ARTICLE | doi:10.20944/preprints202303.0517.v1
Subject: Biology And Life Sciences, Behavioral Sciences Keywords: Autism spectrum disorder; Auditory stream segregation; Hearing assistive technology; Speech-in-noise perception; Tonal language speakers
Online: 30 March 2023 (02:52:15 CEST)
Purpose: Hearing assistive technology (HAT) has been shown to be a viable solution to the speech-in-noise perception (SPIN) issue in children with autism spectrum disorder (ASD); however, little is known about its efficacy in tonal language speakers. This study compared sentence-level SPIN performance between Chinese children with ASD and neurotypical (NT) children and evaluated HAT use in improving SPIN performance and easing SPIN difficulty. Methods: Children with ASD (n=26) and NT children (n=19) aged 6-12 performed two adaptive tests in steady-state noise and three fixed-level tests in quiet and steady-state noise with and without using HAT. Speech recognition thresholds (SRT) and accuracy rates were assessed using adaptive and fixed-level tests, respectively. Parents or teachers of the ASD group completed a questionnaire regarding children’s listening difficulty under six circumstances before and after a ten-day trial period of HAT use. Results: Although the two groups of children had comparable SRTs, the ASD group showed a significantly lower SPIN accuracy rate than the NT group. Also, a significant impact of noise was found in the ASD group’s accuracy rate, but not in the NT group’s. There was a general improvement in the ASD group’s SPIN performance with HAT and a decrease in their listening difficulty ratings across all conditions after the device trial. Conclusion: The findings indicated inadequate SPIN in the ASD group using a relatively sensitive measure to gauge SPIN performance among children. The markedly increased accuracy rate in noise during HAT-on sessions for the ASD group confirmed the feasibility of HAT for improving SPIN performance in controlled laboratory settings, and the reduced post-use ratings of listening difficulty further confirmed the benefits of HAT use in daily scenarios.
ARTICLE | doi:10.20944/preprints202301.0492.v1
Subject: Social Sciences, Psychology Keywords: Virtual Reality; Training; Autism; Social Skills; Social Cognition; Executive Functions; Accepta-bility; Usability; User Experience; Prompts
Online: 27 January 2023 (06:34:43 CET)
Poor social skills in autism spectrum disorder (ASD) are associated with reduced independence in daily life. Current interventions for improving the social skills of individuals with ASD fail to represent the complexity of real-life social settings and situations. Virtual reality (VR) may facilitate social skills training in social environments and situations proximal to real life, however, more research is needed for elucidating aspects such as the acceptability, usability, and user experience of VR systems in ASD. Twenty-five participants with ASD attended a neuropsychological evaluation and three sessions of VR social skills training, incorporating 5 social scenarios with three difficulty levels for each. Participants reported high acceptability, system usability, and user experience. Significant correlations were observed between performance in social scenarios, self-reports, and executive functions. Working memory and planning ability were significant predictors of functionality level in ASD and the VR system’s perceived usability respectively. Yet, performance in social scenarios was the best predictor of usability, acceptability, and functionality level in ASD. Planning ability substantially predicted performance in social scenarios, postulating an implication in social skills. Immersive VR social skills training appears effective in individuals with ASD, yet an error-less approach, which is adaptive to the individual’s needs, should be preferred.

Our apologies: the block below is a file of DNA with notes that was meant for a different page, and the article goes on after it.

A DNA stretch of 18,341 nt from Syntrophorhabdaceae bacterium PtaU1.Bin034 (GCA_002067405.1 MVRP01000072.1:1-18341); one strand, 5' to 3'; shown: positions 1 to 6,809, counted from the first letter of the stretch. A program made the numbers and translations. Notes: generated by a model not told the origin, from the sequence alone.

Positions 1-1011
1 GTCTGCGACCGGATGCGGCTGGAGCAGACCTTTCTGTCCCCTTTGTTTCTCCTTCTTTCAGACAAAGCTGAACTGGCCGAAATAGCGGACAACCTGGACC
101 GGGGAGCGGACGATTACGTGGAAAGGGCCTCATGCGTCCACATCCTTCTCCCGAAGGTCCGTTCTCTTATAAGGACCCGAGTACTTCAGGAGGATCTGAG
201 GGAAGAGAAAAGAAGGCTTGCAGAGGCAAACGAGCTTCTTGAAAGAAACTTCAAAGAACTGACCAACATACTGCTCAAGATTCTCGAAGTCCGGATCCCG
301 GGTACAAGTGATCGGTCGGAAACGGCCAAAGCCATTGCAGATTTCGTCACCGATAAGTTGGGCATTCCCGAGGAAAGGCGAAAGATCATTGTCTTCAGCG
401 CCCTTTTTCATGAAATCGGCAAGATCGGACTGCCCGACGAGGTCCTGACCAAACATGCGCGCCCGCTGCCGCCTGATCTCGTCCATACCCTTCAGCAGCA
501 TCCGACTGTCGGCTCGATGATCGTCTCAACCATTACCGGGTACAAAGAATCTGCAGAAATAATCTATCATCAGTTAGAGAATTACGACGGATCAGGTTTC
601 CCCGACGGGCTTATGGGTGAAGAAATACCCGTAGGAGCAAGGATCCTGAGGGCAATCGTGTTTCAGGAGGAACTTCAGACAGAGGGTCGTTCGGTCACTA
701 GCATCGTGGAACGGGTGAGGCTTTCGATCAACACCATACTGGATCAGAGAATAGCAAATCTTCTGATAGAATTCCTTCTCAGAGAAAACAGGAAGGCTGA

BRIEF REPORT | doi:10.20944/preprints202007.0636.v1
Subject: Medicine And Pharmacology, Psychiatry And Mental Health Keywords: Autism Spectrum Disorder; Attention-deficit/hyperactivity disorder; Behavioural Neuroscience; Mental Health; COVID-19; Pandemic; Paediatric Neurology
Online: 26 July 2020 (15:31:51 CEST)
Children and young people (CYP) with neurodevelopmental disorders (NDDs) may be particularly vulnerable to adverse mental health effects due to the COVID-19 pandemic. We conducted a cross-sectional U.K parent-reported study from 2nd April-2nd June 2020, using the Strengths & Difficulties Questionnaire. CYP with NDDs (n=371) compared to neurotypical controls, had a higher prevalence of emotional symptoms (42% vs 15%), conduct problems (28% vs 9%), and lower prosocial behaviours (54% vs 22%). Those with attention-deficit/hyperactivity disorder showed inflated conduct, and those with autism spectrum disorder exhibited decreased prosocial behaviours. Females with ASD had higher emotional symptoms compared to males.
REVIEW | doi:10.20944/preprints202007.0334.v1
Subject: Biology And Life Sciences, Biochemistry And Molecular Biology Keywords: alpha-synuclein; SNCA; PARK2; 22q11.2 deletion syndrome; autism spectrum disorders; neuronal development; Parkinson’s disease; neurodegeneration; synaptic dysfunction
Online: 15 July 2020 (11:36:30 CEST)